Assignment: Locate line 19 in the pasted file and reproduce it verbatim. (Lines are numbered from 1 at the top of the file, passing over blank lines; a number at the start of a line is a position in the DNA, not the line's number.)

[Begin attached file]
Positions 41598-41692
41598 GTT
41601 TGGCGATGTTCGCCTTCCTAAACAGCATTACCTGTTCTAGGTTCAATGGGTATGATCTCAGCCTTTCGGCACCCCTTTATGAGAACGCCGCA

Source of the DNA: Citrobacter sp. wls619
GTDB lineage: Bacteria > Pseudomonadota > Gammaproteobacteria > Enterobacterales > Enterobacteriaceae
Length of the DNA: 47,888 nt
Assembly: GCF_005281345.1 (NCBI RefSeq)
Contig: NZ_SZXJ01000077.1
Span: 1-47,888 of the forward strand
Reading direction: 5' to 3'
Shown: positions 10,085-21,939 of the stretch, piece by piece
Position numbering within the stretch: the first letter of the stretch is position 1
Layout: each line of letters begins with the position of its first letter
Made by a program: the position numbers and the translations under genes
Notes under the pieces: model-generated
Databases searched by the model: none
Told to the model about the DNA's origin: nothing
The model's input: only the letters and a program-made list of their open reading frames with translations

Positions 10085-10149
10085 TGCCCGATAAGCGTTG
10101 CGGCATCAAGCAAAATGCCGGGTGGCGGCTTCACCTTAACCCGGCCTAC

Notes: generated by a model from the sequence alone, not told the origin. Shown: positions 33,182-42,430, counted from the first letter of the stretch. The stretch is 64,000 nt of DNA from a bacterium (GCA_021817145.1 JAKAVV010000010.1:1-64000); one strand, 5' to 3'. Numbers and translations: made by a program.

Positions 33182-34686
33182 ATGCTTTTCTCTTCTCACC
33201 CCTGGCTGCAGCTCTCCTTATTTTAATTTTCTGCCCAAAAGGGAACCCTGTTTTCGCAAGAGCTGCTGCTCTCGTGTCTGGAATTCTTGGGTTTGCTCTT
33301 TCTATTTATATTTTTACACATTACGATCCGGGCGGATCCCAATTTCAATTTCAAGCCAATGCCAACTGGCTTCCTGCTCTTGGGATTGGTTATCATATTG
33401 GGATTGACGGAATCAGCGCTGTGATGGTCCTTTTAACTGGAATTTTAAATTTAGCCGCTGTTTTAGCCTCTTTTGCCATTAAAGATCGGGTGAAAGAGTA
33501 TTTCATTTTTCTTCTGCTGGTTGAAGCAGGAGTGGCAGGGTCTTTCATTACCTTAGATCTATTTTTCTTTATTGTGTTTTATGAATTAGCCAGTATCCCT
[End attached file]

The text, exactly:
Positions 10085-10149